Novel and inspired, Noel Cabangon’s new album Byahe is packaged in a way that we don’t see every day. Taking the place of the usual CD album inlay are six postcards, chronicling the revered musician’s travels in and around of Denmark. [firstpara] The postcards appear to have been taken candidly, showing Mr. Cabangon in various states of walking, relaxing, or contemplating, sometimes with his instrument, and sometimes just by his lonesome self. The scenes are similar to the inlay of his older records, really, except here—as stated in one of the postcards’ back—the musician is in Denmark.
In the section where artists write off their greetings and thanks to families, friends, and to the One Up Above, Mr. Cabangon muses: “Ang mga awitin dito ay bahagi ng aking byahe.”
Byahe is a 15-track album comprised of renditions of classic OPM tunes from the seventies and the eighties such as "Kahit Maputi Na Ang Buhok Ko," "Tuloy Pa Rin," "Di Na Natuto," "Binibini," and "Ipagpatawad Mo." Classic songs, they already are. But they're made even more beautiful by Cabangon. For old-timers, the album is sure to take you back to a couple decades ago, when those wrinkles snaking along your forehead today weren’t there.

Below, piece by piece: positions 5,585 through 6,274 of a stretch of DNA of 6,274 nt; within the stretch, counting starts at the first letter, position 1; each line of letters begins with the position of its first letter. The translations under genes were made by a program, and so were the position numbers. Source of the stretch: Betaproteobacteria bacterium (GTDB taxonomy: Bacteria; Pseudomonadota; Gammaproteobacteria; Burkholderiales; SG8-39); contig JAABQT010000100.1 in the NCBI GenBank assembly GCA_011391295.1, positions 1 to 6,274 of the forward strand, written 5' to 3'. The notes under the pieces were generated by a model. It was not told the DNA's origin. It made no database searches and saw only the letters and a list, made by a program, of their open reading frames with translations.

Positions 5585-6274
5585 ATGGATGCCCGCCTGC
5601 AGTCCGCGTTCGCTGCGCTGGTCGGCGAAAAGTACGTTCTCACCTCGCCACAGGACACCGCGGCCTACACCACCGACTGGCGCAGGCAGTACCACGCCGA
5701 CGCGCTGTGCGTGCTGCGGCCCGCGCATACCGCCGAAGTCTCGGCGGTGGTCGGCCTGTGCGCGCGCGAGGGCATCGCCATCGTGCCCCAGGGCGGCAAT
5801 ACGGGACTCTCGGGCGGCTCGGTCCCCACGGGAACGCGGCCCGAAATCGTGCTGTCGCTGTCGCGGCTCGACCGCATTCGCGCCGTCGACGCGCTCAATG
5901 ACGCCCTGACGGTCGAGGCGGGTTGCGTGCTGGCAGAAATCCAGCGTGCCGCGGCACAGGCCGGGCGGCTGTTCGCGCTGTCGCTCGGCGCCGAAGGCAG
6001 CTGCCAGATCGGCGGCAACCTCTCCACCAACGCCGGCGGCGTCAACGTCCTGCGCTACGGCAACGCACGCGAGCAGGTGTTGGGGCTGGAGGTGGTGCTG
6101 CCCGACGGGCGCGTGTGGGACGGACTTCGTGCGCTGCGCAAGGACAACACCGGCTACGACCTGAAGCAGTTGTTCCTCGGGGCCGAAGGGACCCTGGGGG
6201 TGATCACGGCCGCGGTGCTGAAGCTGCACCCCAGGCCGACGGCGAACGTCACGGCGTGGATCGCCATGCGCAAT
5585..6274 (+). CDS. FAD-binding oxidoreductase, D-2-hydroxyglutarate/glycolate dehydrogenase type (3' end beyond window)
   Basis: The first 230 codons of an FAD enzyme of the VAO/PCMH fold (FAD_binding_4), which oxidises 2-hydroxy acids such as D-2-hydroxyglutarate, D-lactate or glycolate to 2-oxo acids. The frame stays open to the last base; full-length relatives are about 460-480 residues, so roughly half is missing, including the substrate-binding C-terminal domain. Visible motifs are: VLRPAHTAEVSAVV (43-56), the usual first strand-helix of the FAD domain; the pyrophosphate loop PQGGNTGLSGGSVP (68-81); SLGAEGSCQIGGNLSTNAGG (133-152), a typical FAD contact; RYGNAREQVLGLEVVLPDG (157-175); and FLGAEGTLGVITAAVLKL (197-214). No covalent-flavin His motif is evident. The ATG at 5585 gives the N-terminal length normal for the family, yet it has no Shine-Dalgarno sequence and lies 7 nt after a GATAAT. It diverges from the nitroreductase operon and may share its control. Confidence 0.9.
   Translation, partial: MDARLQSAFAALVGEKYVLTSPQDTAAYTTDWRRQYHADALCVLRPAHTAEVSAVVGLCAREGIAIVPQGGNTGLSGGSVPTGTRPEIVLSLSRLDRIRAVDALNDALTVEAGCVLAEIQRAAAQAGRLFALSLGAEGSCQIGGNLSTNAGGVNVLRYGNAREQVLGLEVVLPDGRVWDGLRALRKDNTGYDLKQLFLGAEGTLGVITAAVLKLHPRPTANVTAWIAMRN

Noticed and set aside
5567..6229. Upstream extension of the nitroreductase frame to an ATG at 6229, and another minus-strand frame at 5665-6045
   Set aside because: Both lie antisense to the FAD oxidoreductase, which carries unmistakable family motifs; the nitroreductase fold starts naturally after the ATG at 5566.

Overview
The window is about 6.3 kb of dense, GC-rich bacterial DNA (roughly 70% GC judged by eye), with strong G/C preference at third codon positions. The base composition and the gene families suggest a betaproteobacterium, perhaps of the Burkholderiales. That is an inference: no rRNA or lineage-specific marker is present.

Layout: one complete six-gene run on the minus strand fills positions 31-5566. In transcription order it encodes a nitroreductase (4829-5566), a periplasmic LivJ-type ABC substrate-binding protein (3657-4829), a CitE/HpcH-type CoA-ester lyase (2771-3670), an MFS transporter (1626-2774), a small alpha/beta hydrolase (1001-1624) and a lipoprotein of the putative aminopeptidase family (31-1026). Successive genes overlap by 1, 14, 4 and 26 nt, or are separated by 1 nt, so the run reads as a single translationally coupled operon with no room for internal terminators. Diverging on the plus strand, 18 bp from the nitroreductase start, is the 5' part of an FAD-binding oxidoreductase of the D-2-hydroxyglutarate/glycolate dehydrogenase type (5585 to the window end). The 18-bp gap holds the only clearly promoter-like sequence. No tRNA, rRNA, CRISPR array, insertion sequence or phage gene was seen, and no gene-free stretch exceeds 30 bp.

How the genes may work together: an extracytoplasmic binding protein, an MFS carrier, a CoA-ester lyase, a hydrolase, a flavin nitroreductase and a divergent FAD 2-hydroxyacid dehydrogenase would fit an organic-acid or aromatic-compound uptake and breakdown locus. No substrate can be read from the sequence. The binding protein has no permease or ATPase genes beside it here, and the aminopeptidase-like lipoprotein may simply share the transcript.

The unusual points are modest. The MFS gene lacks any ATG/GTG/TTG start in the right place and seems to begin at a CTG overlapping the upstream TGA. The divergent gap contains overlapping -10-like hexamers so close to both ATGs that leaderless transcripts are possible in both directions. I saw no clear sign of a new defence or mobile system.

Along with those borrowed hits, Noel collaborates with Imago’s Aia de Leon to do a new version of “Kanlungan”—the song which originally catapulted Noel into mainstream consciousness. Aia’s vocals harmonizes beautifully with Noel’s, making it one of the must-hear songs in the album. Noel also partners with Chito Miranda in the song “Dito sa Kanto,” singing aptly about the experiences one encounters by the “kanto.”
Byahe shows why, in spite of all the flashy rock bands that reign over the industry nowadays, Noel Cabangon commands respect. Listening to Noel Cabangon’s new album is like putting on a familiar, well-worn jacket that makes you feel fuzzy and warm as all the travels and experiences you’ve had with that jacket, suddenly pours forth.
WORDS BY: GELO GONZALES